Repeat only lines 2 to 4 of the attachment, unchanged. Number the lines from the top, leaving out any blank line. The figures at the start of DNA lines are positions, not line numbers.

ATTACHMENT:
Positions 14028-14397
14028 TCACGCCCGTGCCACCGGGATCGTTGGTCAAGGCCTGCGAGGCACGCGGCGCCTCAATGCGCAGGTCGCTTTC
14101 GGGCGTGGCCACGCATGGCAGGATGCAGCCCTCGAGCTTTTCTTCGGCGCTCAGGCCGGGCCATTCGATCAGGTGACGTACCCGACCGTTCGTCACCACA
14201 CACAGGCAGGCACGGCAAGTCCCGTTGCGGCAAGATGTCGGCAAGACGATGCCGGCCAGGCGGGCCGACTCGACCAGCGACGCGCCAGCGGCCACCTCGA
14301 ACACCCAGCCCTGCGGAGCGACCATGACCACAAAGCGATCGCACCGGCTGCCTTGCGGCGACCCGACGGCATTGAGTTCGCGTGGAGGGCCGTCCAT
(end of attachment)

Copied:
14028 TCACGCCCGTGCCACCGGGATCGTTGGTCAAGGCCTGCGAGGCACGCGGCGCCTCAATGCGCAGGTCGCTTTC
14101 GGGCGTGGCCACGCATGGCAGGATGCAGCCCTCGAGCTTTTCTTCGGCGCTCAGGCCGGGCCATTCGATCAGGTGACGTACCCGACCGTTCGTCACCACA
14201 CACAGGCAGGCACGGCAAGTCCCGTTGCGGCAAGATGTCGGCAAGACGATGCCGGCCAGGCGGGCCGACTCGACCAGCGACGCGCCAGCGGCCACCTCGA